Plant-Lore

Collecting the folklore and uses of plants

Onion

1.  When I was about 5 or 6 years old, in the early 1950s, I got stung by a wasp.  My dad, who was a gardener, went out, dug up and onion, cut it in half and told me to rub it on the sting to make it better.  He was born in rural Hampshire in a farm-labourer’s hut, and said it was a local cure [Merton U3A, Wimbledon, London, April 2015].

2.  Heat a whole onion. When warm, but not hot, place in an old pair of tights and hold it to the ear as relief from ear-ache. My mum did this for my sister in the 1970s [Liss, Hampshire, June 2013].

3. Cut an onion in half and leave in a room that is being decorated in order to absorb the smell of the paint. Essex [Natural History Museum, London, June 2013].

4. My grandmother, from Derbyshire, used to cut a small onion in half and pour sugar on the halves. Then she would toast it until the sugar caramelised on the onion. This was given as a hot dish to family members with heavy colds. It seemed to work [Childwall, Liverpool, August 2011].

5. My mother showed us how to write on paper with an onion and then hold it in front of the fire, when the writing would show up [Redhill. Surrey, December 2009].

6. A boiled onion was often mashed and inserted into a sock and tied around a sore throat as a cure until about the mid 1950s [Holbeach, Lincolnshire, January 2004].

7. I’ve been told that during the First World War nasty people used to rub their bullets on onions. This meant that any wounds caused by them became infected with germs [West Wimbledon, London, November 2003].

8. My grandmother used to make her own cough medicine by placing a Spanish onion with the root end cut off on two tablespoons of demerara sugar in a saucer. She then left it in her larder for a week and collected the resulting syrup which was administered to anyone with a cough up to four times a day [West Wickham, Kent, April 2003].

9. My mother-in-law made cough mixture from onion and brown sugar, to give to her grandchildren. Cut up the onion and add the sugar, then use the juice [South London Botanical Institute, London, March 1997].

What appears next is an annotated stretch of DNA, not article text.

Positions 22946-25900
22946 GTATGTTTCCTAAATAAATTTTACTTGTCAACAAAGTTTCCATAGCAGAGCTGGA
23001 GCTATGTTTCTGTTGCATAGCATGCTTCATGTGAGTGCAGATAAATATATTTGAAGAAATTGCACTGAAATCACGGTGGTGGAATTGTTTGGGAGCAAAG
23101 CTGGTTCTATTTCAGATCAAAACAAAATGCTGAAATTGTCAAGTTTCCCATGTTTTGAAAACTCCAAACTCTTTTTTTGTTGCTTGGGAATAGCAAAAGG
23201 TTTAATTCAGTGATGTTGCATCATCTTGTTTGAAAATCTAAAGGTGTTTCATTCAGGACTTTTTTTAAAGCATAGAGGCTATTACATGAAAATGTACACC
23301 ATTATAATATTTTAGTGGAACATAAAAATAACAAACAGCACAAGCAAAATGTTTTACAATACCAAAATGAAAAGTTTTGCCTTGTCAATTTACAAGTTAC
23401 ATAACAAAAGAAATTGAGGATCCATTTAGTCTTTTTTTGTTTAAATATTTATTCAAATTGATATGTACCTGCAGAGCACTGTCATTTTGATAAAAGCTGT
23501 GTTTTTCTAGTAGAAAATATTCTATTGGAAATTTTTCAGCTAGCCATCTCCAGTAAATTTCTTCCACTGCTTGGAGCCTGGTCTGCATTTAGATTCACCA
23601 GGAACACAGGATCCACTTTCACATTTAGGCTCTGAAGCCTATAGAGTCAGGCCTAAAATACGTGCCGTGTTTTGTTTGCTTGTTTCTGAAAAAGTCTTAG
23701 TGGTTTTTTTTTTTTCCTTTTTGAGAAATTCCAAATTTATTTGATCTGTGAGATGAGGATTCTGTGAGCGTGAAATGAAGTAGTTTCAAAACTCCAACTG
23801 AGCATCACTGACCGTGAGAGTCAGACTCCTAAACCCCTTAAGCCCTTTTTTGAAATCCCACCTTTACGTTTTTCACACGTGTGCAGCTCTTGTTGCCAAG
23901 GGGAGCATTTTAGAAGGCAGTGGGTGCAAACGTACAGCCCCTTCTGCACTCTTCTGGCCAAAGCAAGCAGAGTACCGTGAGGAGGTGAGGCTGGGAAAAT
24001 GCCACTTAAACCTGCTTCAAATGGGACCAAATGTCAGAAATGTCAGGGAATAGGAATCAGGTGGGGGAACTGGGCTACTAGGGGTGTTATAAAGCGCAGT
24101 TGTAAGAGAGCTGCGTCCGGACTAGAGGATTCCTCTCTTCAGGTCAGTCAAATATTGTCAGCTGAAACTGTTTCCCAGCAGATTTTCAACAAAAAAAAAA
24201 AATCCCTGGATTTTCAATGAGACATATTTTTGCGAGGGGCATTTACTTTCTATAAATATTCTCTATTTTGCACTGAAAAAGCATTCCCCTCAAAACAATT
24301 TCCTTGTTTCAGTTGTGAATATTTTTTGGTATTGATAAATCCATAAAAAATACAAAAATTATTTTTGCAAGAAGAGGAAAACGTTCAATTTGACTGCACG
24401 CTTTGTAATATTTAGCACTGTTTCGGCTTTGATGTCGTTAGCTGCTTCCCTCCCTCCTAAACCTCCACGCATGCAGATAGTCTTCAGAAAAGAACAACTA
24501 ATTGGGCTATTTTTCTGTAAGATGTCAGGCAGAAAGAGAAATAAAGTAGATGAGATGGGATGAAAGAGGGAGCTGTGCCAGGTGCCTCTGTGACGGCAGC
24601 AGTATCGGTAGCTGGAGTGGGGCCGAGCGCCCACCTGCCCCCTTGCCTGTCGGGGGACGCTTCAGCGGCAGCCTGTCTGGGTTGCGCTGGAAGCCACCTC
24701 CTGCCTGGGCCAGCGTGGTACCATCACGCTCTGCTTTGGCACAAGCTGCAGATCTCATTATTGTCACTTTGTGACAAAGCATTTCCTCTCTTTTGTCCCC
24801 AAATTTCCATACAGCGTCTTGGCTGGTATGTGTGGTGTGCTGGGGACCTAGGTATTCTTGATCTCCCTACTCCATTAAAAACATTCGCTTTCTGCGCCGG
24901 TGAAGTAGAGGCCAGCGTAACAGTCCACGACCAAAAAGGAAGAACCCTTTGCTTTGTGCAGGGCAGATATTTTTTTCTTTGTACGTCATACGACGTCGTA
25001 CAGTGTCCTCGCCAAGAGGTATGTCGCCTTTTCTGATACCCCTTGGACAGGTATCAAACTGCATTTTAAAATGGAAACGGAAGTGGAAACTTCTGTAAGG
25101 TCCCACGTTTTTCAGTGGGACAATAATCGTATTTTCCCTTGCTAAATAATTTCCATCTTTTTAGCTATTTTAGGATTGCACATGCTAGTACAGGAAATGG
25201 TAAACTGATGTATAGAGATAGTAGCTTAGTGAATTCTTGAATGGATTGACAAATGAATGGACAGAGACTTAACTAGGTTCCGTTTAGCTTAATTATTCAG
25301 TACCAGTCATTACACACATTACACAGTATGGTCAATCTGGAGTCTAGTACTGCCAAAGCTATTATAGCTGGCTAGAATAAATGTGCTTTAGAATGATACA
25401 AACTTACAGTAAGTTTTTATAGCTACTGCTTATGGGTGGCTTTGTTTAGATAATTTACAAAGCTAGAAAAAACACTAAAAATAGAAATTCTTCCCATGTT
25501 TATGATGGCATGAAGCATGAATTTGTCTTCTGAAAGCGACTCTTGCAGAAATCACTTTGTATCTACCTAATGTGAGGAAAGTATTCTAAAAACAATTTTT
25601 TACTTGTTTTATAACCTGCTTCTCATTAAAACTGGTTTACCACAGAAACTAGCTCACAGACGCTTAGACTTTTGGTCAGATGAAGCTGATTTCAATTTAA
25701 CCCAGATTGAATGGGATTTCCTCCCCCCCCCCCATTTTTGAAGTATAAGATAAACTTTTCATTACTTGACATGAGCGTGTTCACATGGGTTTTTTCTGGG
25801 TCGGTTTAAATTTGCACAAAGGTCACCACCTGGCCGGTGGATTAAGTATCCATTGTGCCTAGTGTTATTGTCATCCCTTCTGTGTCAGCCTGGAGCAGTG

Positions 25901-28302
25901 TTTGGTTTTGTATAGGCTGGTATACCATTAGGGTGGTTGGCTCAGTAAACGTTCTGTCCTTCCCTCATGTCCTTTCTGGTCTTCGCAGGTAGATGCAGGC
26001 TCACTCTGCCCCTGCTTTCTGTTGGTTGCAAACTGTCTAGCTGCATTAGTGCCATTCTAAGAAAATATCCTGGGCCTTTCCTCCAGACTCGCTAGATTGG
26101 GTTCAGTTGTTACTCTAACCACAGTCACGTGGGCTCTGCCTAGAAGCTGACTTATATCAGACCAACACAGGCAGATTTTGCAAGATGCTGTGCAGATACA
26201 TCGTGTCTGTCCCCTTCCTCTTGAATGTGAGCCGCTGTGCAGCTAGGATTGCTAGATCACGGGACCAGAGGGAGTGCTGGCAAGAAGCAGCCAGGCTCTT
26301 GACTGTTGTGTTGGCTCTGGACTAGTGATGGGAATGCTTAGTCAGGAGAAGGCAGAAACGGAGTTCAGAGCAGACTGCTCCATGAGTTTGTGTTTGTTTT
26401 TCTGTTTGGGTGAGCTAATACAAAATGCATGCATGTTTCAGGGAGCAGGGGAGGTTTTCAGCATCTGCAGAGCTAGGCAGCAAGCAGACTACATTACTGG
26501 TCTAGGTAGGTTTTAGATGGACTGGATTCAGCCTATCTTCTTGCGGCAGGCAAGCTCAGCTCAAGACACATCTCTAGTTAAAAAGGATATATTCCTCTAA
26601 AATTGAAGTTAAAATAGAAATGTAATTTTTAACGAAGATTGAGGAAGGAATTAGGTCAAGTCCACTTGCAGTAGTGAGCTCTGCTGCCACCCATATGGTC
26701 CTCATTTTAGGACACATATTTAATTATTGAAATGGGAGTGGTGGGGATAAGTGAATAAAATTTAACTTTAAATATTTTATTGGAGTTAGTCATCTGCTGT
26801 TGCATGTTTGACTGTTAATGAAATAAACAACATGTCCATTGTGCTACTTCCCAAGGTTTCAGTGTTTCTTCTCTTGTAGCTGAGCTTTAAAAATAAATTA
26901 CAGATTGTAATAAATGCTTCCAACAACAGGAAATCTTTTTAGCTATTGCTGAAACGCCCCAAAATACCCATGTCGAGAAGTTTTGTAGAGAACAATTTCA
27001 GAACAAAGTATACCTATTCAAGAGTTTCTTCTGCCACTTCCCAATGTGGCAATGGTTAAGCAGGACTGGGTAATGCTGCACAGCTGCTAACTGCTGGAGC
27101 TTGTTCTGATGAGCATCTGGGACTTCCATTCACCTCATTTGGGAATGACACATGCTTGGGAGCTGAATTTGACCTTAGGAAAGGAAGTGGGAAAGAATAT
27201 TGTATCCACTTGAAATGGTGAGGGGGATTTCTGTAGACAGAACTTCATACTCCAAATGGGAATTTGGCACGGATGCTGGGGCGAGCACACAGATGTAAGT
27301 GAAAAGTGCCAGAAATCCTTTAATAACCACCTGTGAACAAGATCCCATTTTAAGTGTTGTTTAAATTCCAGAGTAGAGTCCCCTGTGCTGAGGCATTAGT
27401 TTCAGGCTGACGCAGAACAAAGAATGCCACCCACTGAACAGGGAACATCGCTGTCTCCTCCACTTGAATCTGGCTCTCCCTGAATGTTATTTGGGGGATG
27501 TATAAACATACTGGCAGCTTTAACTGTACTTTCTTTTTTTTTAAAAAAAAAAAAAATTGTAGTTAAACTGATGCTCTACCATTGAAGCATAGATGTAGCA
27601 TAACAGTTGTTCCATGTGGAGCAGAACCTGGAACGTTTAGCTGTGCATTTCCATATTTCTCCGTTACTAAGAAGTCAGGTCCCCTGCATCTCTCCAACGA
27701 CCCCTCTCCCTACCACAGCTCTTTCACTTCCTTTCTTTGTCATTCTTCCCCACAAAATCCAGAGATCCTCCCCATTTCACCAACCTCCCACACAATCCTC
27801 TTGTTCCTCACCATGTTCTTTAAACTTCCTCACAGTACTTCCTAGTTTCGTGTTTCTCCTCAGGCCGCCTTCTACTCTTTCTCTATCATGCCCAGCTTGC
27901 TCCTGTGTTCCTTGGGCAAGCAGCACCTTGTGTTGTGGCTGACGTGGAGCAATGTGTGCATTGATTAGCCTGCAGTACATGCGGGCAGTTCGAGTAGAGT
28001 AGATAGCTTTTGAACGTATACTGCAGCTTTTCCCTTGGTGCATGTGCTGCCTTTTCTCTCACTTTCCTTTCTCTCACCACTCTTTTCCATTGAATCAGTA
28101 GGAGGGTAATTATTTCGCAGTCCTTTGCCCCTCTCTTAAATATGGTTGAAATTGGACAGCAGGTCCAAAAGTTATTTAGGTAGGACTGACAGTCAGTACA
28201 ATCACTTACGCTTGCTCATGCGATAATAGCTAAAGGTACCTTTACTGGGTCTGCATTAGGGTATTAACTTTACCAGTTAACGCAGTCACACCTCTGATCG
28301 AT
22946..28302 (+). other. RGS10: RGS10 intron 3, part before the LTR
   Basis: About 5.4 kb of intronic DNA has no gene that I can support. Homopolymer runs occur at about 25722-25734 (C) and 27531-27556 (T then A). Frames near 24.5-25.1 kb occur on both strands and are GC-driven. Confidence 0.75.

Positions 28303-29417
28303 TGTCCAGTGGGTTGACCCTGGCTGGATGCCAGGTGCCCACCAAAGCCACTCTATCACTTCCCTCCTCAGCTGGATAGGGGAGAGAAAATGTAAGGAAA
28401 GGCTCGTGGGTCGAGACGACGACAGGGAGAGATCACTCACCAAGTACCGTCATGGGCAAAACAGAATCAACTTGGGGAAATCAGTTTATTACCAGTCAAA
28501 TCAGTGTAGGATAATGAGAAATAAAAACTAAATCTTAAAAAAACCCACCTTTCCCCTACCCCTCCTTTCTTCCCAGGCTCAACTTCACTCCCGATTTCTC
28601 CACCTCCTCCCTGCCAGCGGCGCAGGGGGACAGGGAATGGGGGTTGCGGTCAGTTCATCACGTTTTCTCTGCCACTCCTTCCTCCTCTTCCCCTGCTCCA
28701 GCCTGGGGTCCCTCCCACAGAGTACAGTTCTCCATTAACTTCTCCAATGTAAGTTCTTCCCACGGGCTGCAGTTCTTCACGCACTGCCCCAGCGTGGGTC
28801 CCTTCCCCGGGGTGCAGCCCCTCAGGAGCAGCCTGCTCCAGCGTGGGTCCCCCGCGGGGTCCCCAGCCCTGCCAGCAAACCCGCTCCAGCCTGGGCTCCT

10. When I was living in Orkney in the early 1950s, I had no refrigerator or anything like that, just cold marble in the pantry. I used to put half an onion in the pantry to keep away the germs. I used to have to tell the children not to use it as it ‘collected all the bugs’ [Canterbury, Kent, November 1993].

11. My mother was a country person and believed in living off the land. She was 94 when she died in 1987 …
A half of onion was hung in the house every winter; a cut onion was supposed to take the germs [Hill, Worcestershire, October 1991].

12. Half a strong onion eaten raw twice a week – a preventative remedy for germs.
Wasp sting – rub with a slice of raw onion.
Severe bruising – rub gently at regular intervals with a slice of raw onion [Stockport, Cheshire, April 1991].

13. From my own childhood at East Cowes during the late [19]20s and 30s … Onions – chopped and stewed in milk – to cure colds and coughs. In the days before the NHS (1948?) home cures were essential [Ryde, Isle of Wight, November 1988].

14. My informant is Elsie Rebecca Smith, nee Lees, born in Lancashire, 1897, and lived most of her life in Liverpool … A cut piece of onion should never be kept as it will attract all the bad from the air into it [St Andrews, Fife, September 1988].

15. Onion seed must always be sown on 10th March [Reading, Berkshire, February 1987].

Image: Balham market, London Borough of Wandsworth; April 2016.